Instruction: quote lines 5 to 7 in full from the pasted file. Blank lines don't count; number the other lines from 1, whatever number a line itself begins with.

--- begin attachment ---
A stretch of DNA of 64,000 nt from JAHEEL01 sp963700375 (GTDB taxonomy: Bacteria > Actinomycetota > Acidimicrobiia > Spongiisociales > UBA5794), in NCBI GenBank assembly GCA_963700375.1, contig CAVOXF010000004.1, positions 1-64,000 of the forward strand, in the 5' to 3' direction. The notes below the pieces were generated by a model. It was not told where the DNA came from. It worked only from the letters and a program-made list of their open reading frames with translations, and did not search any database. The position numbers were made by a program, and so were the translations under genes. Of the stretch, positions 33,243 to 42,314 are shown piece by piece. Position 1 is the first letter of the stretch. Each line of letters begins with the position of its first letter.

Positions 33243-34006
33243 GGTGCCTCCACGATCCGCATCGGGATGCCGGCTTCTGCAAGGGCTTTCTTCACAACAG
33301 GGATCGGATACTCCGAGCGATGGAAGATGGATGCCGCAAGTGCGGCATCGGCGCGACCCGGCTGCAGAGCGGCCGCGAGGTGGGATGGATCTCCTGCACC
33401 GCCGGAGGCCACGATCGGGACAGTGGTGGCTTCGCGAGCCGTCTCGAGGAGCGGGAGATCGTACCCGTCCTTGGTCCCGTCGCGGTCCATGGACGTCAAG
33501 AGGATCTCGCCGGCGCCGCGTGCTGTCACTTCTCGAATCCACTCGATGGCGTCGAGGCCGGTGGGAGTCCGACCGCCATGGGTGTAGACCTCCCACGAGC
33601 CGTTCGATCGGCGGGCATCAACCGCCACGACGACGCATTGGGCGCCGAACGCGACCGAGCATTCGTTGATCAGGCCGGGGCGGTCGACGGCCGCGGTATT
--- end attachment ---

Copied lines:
33401 GCCGGAGGCCACGATCGGGACAGTGGTGGCTTCGCGAGCCGTCTCGAGGAGCGGGAGATCGTACCCGTCCTTGGTCCCGTCGCGGTCCATGGACGTCAAG
33501 AGGATCTCGCCGGCGCCGCGTGCTGTCACTTCTCGAATCCACTCGATGGCGTCGAGGCCGGTGGGAGTCCGACCGCCATGGGTGTAGACCTCCCACGAGC
33601 CGTTCGATCGGCGGGCATCAACCGCCACGACGACGCATTGGGCGCCGAACGCGACCGAGCATTCGTTGATCAGGCCGGGGCGGTCGACGGCCGCGGTATT